Be aware of IRS restrictions if you want to keep gold in an IRA or a 401(k). You’re allowed to invest only in gold bars or certain gold coins, which you are not allowed to store in your own home or a safe-deposit box. For more information, go to IRS.gov and search for Publication 590-A and the section called “Investment in Collectibles.” Note that even though federal law allows it, most brokerages don’t allow customers to keep physical gold in their IRAs. Among the exceptions is Fidelity Investments, which allows you to buy gold coins and/or bars for your IRA if you do so from Fidelity. For details, go to Fidelity.com/trading/investment-choices/gold-silver-platinum.
Tax treatment: Gold in taxable accounts is considered a “collectible,” meaning that when it is sold, long-term capital gains are taxed at a special 28% rate (or your tax bracket, if less) rather than at the 0%, 15% or 20% rate that applies to stocks.
INVESTING IN “PAPER” GOLD
If you don’t want to own physical gold, you can gain exposure through a variety of securities such as stocks and ETFs…
Gold ETFs. These funds issue shares that represent actual gold owned by the funds. The gold is stored in bank vaults in major cities and is regularly audited.
Pros of gold ETFs: The fund shares are simple and inexpensive to buy and sell through most brokerages in both taxable and retirement accounts. The ETFs track the price of gold closely while sparing you the expense and hassle of storing gold.
Cons: Since you don’t own physical gold that you can handle and oversee yourself, you may not get the same sense of security that having physical custody of your asset gives you. And the ETFs pay no dividends.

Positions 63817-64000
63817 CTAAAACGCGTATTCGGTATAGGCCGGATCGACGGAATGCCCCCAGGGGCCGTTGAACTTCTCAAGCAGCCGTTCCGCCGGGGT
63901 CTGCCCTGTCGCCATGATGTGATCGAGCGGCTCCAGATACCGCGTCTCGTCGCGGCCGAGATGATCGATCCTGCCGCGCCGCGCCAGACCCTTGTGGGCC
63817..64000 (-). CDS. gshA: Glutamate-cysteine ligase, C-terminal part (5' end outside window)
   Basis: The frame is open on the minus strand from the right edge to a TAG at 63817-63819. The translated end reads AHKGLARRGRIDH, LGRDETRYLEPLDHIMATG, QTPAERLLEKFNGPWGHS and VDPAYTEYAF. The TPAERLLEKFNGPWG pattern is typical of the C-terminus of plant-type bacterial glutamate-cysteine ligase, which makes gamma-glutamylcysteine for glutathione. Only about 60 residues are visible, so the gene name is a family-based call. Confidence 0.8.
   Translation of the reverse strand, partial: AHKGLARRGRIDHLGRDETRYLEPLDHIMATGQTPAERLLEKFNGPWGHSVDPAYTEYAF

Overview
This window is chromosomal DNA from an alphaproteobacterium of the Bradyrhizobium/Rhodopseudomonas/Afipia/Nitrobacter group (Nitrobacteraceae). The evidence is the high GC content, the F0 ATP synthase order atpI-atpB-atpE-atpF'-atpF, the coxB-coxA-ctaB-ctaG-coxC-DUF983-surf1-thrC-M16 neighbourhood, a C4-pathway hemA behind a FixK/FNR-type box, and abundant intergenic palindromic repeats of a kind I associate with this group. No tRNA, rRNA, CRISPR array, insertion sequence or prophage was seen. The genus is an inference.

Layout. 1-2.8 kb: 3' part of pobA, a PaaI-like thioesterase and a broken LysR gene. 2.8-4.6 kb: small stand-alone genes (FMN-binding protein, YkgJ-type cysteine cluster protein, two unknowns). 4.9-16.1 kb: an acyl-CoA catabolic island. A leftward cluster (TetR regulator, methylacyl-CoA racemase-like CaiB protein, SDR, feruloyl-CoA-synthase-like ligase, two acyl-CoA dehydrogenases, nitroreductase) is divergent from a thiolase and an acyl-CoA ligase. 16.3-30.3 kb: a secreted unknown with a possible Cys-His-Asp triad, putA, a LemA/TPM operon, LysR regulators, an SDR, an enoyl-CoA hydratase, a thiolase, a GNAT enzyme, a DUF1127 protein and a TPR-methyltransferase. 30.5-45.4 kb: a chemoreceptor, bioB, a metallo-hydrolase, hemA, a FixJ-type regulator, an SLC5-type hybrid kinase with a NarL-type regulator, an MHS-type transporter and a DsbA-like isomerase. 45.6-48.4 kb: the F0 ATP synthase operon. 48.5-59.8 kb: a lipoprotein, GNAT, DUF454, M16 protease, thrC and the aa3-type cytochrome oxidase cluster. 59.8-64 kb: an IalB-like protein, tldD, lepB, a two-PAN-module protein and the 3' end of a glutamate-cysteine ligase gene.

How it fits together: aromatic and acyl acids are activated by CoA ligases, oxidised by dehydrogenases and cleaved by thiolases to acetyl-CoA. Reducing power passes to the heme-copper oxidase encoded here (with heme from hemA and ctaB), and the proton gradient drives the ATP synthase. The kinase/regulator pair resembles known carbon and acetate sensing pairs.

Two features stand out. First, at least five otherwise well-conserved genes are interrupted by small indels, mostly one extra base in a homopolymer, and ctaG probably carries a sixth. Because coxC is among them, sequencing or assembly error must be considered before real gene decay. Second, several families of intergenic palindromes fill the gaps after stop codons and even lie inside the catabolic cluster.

Recommended: iShares Gold Trust (IAU) has an annual expense ratio of 0.25%—lower than the 0.4% for the much larger SPDR Gold Shares ETF. Both ETFs reliably track the price of gold.
Tax treatment: Gold ETF shares are considered “collectibles” just like gold coins and subject to the same long- and short-term capital gains tax rates.
Gold-miner ETFs. These ETFs, which own stocks of various gold-mining companies, have greater potential for big gains and big losses than physical gold or ETFs that invest in gold. Reasons: Once the fixed costs of mining are covered, even a small move in gold prices can sharply increase or reduce a gold-mining company’s profits. Also, the stock prices are sensitive to other company-specific factors ranging from a new gold-mine discovery to management mistakes to the political situations in countries where gold mines may be located.
Pros of gold-miner ETFs: These funds provide greater diversification than investing in a single gold-mining company, and they pay cash dividends.
Con: They are much more volatile than physical gold or ETFs that invest in physical gold.
Recommended: VanEck Vectors Gold Miners ETF (GDX) is the largest and most liquid ETF in its category, holding about 50 large-cap stocks including the top gold miners in the world, Barrick Gold and Newmont Mining. Recent yield: 0.56%.
Tax treatment: Unlike physical gold or shares of physical-gold ETFs, these funds are subject to the same short- and long-term capital gains taxes as ordinary stocks.
Stock of gold “royalty” companies. These companies don’t mine gold themselves. Instead, they provide capital to gold-mining companies in exchange for a percentage of future sales as royalties.
Pros of gold-royalty companies: They don’t have to deal with the huge operating expenses and other liabilities involved in actual gold mining. They pay a cash dividend to shareholders, and their shares tend to be less volatile than gold-mining stocks and gold-mining ETF shares.
Con: You’re betting on management’s prowess in identifying the most cost-effective gold-producing mines around the world.
Recommended: Franco-Nevada Mining (FNV), one of the oldest royalty companies, has 340 royalty-paying assets in places ranging from Australia and South Africa to the Yukon. Recent yield: 1.5%.
Tax treatment: Same as ordinary stocks.